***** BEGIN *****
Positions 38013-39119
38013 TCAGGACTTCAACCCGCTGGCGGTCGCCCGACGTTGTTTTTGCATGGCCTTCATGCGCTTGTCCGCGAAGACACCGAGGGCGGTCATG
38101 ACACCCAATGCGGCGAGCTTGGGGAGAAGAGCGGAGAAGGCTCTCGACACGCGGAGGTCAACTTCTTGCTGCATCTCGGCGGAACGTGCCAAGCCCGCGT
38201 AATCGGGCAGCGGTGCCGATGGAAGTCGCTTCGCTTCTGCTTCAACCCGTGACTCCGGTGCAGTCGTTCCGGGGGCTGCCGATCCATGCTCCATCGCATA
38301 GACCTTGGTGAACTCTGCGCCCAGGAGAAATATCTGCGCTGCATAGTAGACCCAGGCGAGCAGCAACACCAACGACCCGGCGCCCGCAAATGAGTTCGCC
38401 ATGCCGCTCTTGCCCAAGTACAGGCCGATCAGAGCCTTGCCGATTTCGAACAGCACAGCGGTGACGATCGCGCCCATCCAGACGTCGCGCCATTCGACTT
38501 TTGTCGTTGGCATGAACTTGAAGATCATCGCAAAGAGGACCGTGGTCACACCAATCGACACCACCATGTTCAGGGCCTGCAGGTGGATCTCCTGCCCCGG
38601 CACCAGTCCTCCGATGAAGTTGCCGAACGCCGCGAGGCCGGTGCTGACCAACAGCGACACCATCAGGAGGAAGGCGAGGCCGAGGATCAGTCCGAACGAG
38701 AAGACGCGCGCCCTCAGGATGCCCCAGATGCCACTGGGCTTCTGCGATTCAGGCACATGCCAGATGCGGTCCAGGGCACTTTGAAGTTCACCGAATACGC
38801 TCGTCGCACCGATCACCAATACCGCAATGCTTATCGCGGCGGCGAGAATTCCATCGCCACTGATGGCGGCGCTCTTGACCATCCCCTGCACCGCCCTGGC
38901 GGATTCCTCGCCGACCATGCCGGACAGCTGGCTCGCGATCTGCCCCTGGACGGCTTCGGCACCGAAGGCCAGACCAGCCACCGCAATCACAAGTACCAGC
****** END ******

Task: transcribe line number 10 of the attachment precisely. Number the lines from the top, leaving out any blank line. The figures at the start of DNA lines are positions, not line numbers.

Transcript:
38801 TCGTCGCACCGATCACCAATACCGCAATGCTTATCGCGGCGGCGAGAATTCCATCGCCACTGATGGCGGCGCTCTTGACCATCCCCTGCACCGCCCTGGC